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Pragmatism And Humanism
by [?]

What hardens the heart of everyone I approach with the view of truth sketched in my last lecture is that typical idol of the tribe, the notion of THE Truth, conceived as the one answer, determinate and complete, to the one fixed enigma which the world is believed to propound. For popular tradition, it is all the better if the answer be oracular, so as itself to awaken wonder as an enigma of the second order, veiling rather than revealing what its profundities are supposed to contain. All the great single-word answers to the world’s riddle, such as God, the One, Reason, Law, Spirit, Matter, Nature, Polarity, the Dialectic Process, the Idea, the Self, the Oversoul, draw the admiration that men have lavished on them from this oracular role. By amateurs in philosophy and professionals alike, the universe is represented as a queer sort of petrified sphinx whose appeal to man consists in a monotonous challenge to his divining powers. THE Truth: what a perfect idol of the rationalistic mind! I read in an old letter–from a gifted friend who died too young–these words: “In everything, in science, art, morals and religion, there MUST be one system that is right and EVERY other wrong.” How characteristic of the enthusiasm of a certain stage of youth! At twenty-one we rise to such a challenge and expect to find the system. It never occurs to most of us even later that the question ‘what is THE truth?’ is no real question (being irrelative to all conditions) and that the whole notion of THE truth is an abstraction from the fact of truths in the plural, a mere useful summarizing phrase like THE Latin Language or THE Law.

Common-law judges sometimes talk about the law, and school-masters talk about the latin tongue, in a way to make their hearers think they mean entities pre-existent to the decisions or to the words and syntax, determining them unequivocally and requiring them to obey. But the slightest exercise of reflexion makes us see that, instead of being principles of this kind, both law and latin are results. Distinctions between the lawful and the unlawful in conduct, or between the correct and incorrect in speech, have grown up incidentally among the interactions of men’s experiences in detail; and in no other way do distinctions between the true and the false in belief ever grow up. Truth grafts itself on previous truth, modifying it in the process, just as idiom grafts itself on previous idiom, and law on previous law. Given previous law and a novel case, and the judge will twist them into fresh law. Previous idiom; new slang or metaphor or oddity that hits the public taste:–and presto, a new idiom is made. Previous truth; fresh facts:–and our mind finds a new truth.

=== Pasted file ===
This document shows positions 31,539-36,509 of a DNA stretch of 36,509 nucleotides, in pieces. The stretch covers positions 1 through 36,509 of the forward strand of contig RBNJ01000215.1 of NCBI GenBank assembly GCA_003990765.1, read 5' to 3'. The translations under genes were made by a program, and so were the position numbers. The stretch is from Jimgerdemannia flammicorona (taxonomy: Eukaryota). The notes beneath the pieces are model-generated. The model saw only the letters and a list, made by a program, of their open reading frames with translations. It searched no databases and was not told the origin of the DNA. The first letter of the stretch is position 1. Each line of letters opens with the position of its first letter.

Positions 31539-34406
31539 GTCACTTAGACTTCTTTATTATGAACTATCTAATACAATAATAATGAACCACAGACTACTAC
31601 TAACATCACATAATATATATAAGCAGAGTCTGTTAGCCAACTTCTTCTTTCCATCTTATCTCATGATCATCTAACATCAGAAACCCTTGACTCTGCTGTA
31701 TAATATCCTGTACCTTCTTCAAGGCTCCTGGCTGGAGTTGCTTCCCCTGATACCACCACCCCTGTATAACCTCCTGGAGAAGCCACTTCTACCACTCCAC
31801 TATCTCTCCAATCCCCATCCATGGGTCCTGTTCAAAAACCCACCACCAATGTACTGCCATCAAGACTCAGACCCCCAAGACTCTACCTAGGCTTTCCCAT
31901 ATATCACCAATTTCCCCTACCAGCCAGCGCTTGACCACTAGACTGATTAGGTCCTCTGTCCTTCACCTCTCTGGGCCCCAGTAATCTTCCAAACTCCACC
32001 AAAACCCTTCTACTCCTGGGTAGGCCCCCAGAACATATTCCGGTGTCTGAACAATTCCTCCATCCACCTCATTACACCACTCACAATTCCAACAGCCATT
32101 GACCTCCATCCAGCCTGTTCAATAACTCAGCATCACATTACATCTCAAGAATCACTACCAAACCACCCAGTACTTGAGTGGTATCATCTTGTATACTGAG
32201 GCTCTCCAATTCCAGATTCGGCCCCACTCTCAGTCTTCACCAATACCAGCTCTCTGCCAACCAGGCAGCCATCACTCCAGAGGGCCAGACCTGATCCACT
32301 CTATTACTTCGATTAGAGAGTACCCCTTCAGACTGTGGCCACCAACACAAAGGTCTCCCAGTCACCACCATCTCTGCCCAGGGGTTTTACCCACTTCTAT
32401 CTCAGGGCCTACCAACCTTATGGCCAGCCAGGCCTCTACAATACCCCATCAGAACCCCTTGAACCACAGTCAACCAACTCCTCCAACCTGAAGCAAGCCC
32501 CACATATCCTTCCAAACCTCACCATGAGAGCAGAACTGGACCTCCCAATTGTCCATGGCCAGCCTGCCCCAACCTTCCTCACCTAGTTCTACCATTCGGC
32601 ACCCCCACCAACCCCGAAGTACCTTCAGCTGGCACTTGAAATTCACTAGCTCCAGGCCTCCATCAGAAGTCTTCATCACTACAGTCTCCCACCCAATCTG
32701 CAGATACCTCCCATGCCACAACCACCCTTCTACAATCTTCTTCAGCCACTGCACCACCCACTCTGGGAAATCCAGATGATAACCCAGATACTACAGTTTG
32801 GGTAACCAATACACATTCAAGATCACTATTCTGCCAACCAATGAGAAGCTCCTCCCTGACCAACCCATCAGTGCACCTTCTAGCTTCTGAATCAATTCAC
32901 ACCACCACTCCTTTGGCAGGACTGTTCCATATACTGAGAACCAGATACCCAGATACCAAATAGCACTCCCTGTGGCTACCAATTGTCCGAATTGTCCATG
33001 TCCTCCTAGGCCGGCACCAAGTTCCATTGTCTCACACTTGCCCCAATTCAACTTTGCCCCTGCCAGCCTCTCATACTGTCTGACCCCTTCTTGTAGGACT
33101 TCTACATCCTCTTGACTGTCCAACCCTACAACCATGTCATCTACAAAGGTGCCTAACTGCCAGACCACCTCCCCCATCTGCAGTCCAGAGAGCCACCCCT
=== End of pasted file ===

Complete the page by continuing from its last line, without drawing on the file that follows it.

All the while, however, we pretend that the eternal is unrolling, that the one previous justice, grammar or truth is simply fulgurating, and not being made. But imagine a youth in the courtroom trying cases with his abstract notion of ‘the’ law, or a censor of speech let loose among the theatres with his idea of ‘the’ mother-tongue, or a professor setting up to lecture on the actual universe with his rationalistic notion of ‘the Truth’ with a big T, and what progress do they make? Truth, law, and language fairly boil away from them at the least touch of novel fact. These things MAKE THEMSELVES as we go. Our rights, wrongs, prohibitions, penalties, words, forms, idioms, beliefs, are so many new creations that add themselves as fast as history proceeds. Far from being antecedent principles that animate the process, law, language, truth are but abstract names for its results.

Laws and languages at any rate are thus seen to be man-made: things. Mr. Schiller applies the analogy to beliefs, and proposes the name of ‘Humanism’ for the doctrine that to an unascertainable extent our truths are man-made products too. Human motives sharpen all our questions, human satisfactions lurk in all our answers, all our formulas have a human twist. This element is so inextricable in the products that Mr. Schiller sometimes seems almost to leave it an open question whether there be anything else. “The world,” he says, “is essentially [u lambda nu], it is what we make of it. It is fruitless to define it by what it originally was or by what it is apart from us; it IS what is made of it. Hence … the world is PLASTIC.” [Footnote: Personal Idealism, p. 60.] He adds that we can learn the limits of the plasticity only by trying, and that we ought to start as if it were wholly plastic, acting methodically on that assumption, and stopping only when we are decisively rebuked.